Good evening Mister Norbert, I (the grand mother of Thomas) was married to Spyridon Pyrrhos Zottos, born in Alexandria in 1935 and died in Athens in 1991, son of Stefanos Zottos who died in Athens too. Andreas Zottos (dead too) left just before Nasser took the power for Greece. Stefanos, instead, believed in Nasser and stayed until 1967/68 and was ruined, he had 3 sons: Spyros, my husband, Miltiades, born in 1937, still alive in Athens, I think, and Platon, born in 1946, alive in Athens. The third brother, Leonidas? stayed in Egypte, he had done studies in eunology in Bordeaux, and then returned to Greece., and Nasser called him back to Egypt to handel the Zottos factory. There was a sister, Aphroditi, but I don’t know anything about that branch. After the death of Spyros, we haven’t had any news from the family. Miltiades Zottos, in Athens, could give you news :
        I have 2 children Alexis, father of Thomas, and a daughter, Eléonore, no children, we live in geneva, Thomas, with his mother, in NY!
        Regards,
        Alix Parodi Zottou

      • Alix Parodi

        Dear Norbert,
        Just for the history, my father was born in Cairo in 1909, my grand father was bey and the chemist of the khediv Humbert Denis Parodi), his wife, my grand mother arrived in Egypt in 1978 Mathilde Bernard), french, her father was an education inspector. 7 brothers and sisters where born in Egypt. One of the brothers of my grand father died in Egypt.
        Regards,
        Alix wife of Spyros Zottos

  5. SARANDIS LAGOUDAKIS.

    Hello to all the Greeks from Egypt. My name is Sarandis Lagoudakis another well known name of the Greeks from Alexandria.
    I was born in Alexandria 1 of October 1942 from Greek parents from Asia Minor and in particular from Smyrni
    I left Alexandria in 1957 still good times those days, and I returned back for a visit in November of 2011.Great disappointment but
    I am still happy to visit the place I was born regardless what the impressions are.

    Thank you.

    Sarandis. .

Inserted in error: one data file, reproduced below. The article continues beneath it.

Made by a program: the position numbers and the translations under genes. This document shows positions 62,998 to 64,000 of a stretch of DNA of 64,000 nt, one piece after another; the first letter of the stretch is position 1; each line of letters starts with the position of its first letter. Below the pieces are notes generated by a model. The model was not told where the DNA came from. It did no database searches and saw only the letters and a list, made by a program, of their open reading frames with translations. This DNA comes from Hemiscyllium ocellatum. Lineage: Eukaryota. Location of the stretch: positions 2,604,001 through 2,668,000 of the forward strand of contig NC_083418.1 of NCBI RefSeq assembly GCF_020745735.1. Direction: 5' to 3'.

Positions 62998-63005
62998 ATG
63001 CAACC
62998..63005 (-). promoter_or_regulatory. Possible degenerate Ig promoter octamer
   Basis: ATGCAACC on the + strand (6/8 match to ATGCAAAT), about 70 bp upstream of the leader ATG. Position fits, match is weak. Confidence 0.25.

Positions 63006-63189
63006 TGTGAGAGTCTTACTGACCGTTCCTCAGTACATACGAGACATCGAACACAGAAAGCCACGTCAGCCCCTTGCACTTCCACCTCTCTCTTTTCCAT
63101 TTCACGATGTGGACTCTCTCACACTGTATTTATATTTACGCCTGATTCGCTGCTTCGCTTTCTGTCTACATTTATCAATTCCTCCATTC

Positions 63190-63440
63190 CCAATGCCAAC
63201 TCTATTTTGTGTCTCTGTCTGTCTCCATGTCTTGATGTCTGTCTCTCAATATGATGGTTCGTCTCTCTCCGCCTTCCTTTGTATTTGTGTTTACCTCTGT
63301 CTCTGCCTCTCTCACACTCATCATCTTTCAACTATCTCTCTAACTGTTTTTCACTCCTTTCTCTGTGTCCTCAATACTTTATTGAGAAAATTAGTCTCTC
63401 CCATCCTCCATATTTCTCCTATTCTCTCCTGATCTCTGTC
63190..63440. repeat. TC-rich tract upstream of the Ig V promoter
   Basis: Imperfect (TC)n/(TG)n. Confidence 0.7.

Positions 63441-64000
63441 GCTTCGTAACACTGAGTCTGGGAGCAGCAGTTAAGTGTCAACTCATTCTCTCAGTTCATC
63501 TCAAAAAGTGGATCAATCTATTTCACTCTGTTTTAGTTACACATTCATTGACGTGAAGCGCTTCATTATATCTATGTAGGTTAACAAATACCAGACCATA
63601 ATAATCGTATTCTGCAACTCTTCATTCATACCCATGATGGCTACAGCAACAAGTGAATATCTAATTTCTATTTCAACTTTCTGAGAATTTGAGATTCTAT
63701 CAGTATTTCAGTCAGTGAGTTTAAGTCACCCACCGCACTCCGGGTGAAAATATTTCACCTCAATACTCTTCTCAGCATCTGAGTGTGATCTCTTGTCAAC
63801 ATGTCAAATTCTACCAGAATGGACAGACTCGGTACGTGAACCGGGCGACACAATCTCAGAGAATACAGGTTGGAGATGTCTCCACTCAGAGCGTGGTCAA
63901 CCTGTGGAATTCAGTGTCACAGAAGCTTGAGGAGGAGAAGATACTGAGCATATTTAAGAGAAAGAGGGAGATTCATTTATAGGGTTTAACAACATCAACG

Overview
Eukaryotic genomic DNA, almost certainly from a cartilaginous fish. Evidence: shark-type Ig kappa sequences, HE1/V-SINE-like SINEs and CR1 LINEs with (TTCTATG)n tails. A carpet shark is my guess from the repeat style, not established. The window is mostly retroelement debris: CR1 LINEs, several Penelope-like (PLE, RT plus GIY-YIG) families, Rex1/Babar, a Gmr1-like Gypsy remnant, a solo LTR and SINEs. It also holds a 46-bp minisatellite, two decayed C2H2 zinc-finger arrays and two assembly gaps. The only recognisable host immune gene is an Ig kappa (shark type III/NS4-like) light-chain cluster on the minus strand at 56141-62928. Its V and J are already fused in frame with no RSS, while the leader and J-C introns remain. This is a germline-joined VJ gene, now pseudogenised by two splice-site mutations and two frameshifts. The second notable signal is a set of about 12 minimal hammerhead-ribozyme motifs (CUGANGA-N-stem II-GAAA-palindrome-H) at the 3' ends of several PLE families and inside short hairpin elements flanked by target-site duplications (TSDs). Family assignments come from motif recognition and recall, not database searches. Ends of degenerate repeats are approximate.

6. Mona Anis

    Hello everyone! I am from Alexandria also,all my ancestors ,on my father maternal side were Greeks ,my nanna’s name was Athina Nicolaidis.Could anyone let me know what happened to Nino Zottos ?

    I now live in the U.S. In Fort Lauderdale Florida.
    Thank you.

    • Alix Parodi

      Yes, I can tell you: Nino lived some time in Geneva and died there is 15 or 20 years. He has a son, but I didn’t get to now him and don’t know where he is.. My husband, Spyros Zottos, was his cousin.
      Best regards,
      Alix Z.-P.

  7. Edgar Müller-Gotthard

    Memories, memories. Nino Zottos and I were classmates at the BBS in Alexandria (were I also was born)- WE had a great time there inspite of a serious car-accident Nino was a victim of. We did continue contacting by phone also after he left for Switzerland. During our last call ( I from the golf course in Athens) it appeared clearly that he was close ro departure for ever. Bless his soul! Edgar

    • Norbert Schiller

      Hi Edgar,
      I would like to do a followup story with photos on Nino Zottos. Who is he and what is his relationship to Andreas Zottos who I feature in this article?? Is he the grandson, great grandson?? I would like to know more about the Zottos family after they left Egypt. From the comments I received I see that p[art of them moved to Switzerland and recently to America. Could someone fill me in on the family and bring me up to date. It could make an interesting story if I can get enough information and accompanying photographs.
      Thanks and best regards
      Norbert

  8. JOHN MOSCHOPOULOS

    Yia sas,
    I was also born in Alexandria in 1946. My grandmother, from mother side, was from Leros while grandfather and father were from Smirna.
    We left Alexandria in 1958 and moved to Athens, Greece. I am currently living in the U.S.
    I was very close friend with Platon Zottos, son of Stefanos and Vilma Zottos. Stefanos was one of, I believe, three brothers and Vilma was born in Hungary. Platon had two brothers. I remember the name of one of them, Spiros, who moved to Switzerland around the late 50s time. Platon and his parents moved to Athens probably in the early 60’s. After we left Alexandria, I lost contact with Platon.
    I also, remember that Telis Zottos, son of one of Stefanos brothers, became a successful actor in Athens, around the 60s and 80s. You can find him through google.
    I also remember the Vahlas family who owned Sinalco, the soft drink. Was very good friend with their son Alkis, but lost contact after they left Alexandria and moved to France.

    • Alix Parodi

      Just a little hello!
      I was the wife of Spyros Zottos! We made 2 children, Alexis who has a son, 15, Thomas who lives in NY, and Eléonore, no childrem. We all live in geneva. Platon is married and has 2 children: a son Jason, who had a terrible accident in the military service and is in a wheel chair, and Wilma. The Zottos family cut all contacts wis us, after the death of Spyros in 1991.
      Best regards,
      Alix